The present invention is for navigating a space vehicle 10, illustrated in FIGS. 1 and 2, which is presumed to be traveling in space and spinning about its central axis, acting like and having all the properties of a gyroscope. The spin of the vehicle is usually imparted thereto at the time it is launched into space, but jet means can be provided in the vehicle itself for imparting the spin, if desired. A seeker 12, comprising a telescopic comparator mounted on the spin axis of the vehicle, detects electromagnetic (e.g., infrared) radiation from a target, such as the moon, a planet, or some other space vehicle, and generates a signal in accordance with the position or hearing of the target relative to the optical axis of the telescope which axis coincides with the spin axis of the vehicle. This signal is amplified and converted into an alternating current signal whose time of occurrence or phase is determined by the relation of the seeker to the target position. In direct response to the signals from the seeker a small jet motor 16 on the outer periphery of the spinning vehicle is caused to operate. By properly orienting this jet motor with respect to the seeker, as shown in FIGS. 1 and 2, the spinning vehicle 10, since it acts like a gyroscope, will be precessed in space in such a manner as to have its spin axis and thus the optical axis of the telescope point directly at a target which is imaged on the seeker 12. In this system the target signal generated by the seeker is not resolved into any coordinate system; the magnitude of the signal provides the magnitude of the correction signal. When accurate tracking is achieved the magnitude of the signal is proportional to the angular rate of the line joining the target and the seeker in space.
The optical system of the target seeker comprises a folded reflecting telescope, having primary and secondary optical mirrors 18 and 19, whose optical axis coincides with the spin axis of the vehicle and spins with the vehicle about those coinciding axes. Mounted on the back of mirror 19 is a nutation damper 21 which may be of the type disclosed in the aforementioned Patent 2,734,384 or application Serial No. 789,215 and now abandoned. Although the nutation damper is shown for convenience as mounted on mirror 19, it is understood, of course, that it could be supported elsewhere; as, for example, on the vehicle body on the other side thereof. A schematic diagram of the vehicle and seeker is shown in FIG. 3. The optical system, which includes an image chopper or reticle 20 mounted at the focal plane of the telescope for rotation therewith, forms radiation from the target into an image and chops it, producing a pulsed radiation signal. A photodetector cell 22, such as a lead sulfide detector, is mounted directly behind the image chopper 20 and converts the pulsed radiation signal into an alternating current that can be processed by the vehicles circuitry, hereinafter described.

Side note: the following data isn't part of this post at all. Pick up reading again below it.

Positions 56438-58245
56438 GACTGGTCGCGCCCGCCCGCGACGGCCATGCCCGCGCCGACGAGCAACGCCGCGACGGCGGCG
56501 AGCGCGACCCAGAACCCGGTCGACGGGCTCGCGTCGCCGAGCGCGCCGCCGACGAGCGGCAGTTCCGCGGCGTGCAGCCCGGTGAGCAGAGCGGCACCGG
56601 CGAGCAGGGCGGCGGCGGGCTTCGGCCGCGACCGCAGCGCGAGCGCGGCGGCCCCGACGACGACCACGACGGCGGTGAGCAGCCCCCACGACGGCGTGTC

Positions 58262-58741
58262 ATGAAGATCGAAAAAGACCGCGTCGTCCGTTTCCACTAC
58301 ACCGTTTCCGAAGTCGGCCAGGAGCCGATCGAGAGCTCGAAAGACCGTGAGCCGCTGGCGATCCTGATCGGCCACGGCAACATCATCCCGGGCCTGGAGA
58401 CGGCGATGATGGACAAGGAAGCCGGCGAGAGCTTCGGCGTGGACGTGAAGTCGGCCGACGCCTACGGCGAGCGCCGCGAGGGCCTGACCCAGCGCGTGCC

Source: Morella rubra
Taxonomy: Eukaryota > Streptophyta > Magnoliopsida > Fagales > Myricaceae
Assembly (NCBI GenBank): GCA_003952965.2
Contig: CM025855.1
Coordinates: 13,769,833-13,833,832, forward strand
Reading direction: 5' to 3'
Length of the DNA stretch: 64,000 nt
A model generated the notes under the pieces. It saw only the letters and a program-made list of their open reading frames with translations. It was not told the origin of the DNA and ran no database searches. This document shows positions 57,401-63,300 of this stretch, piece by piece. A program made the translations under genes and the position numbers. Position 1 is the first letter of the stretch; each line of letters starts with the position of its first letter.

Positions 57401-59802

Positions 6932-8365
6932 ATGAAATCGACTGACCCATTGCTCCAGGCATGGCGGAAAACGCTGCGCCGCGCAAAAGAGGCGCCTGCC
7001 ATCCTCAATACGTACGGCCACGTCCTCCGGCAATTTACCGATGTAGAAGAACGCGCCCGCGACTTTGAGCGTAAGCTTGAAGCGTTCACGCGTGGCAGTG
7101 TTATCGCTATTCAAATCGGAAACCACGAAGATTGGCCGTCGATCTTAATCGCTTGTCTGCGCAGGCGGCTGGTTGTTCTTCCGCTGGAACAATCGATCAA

The chopper action can be understood by considering a simple image chopper or reticle as shown in FIG. 4. Its surface is divided into two main sectors of 180". When the telescope forms the image of the target on the wholly clear portion 15 of the reticle, the radiation passes through the reticle and impinges on the detector. When the image falls on the opaque portions 17 of the reticle the radiation is interrupted, and the detector receives no energy.
The current from the detector is related to the rotational position of the reticle. Whenever the target image is wholly in the clear portion 15 of the reticle, the circuit current is at maximum. For instance, if the target is to the right of the telescope, the current will be at maximum when the clear part 15 of the reticle is on the left side of the axis, as in FIG. 4. The direction of the target relative to the telescope axis determines the time of occurrence or phase of the maximum current, as in FIG. 5 for instance. Because the electronic circuitry used rounds-off the pulses, the current from the seeker amplifier 14 appears as an undulating line, as shown in FIG. 6. The signal from the detector 22 is amplified by the circuit of FIG. 7, and, still containing both phase and amplitude information, is fed back to the solenoid coil 24 of a solenoid operated valve 26, as shown in FIG. 8, which operates the precessing jet motor 16. Thus the signal produces an alternating field in the solenoid 24 with just the frequency at which the vehicle is spinning.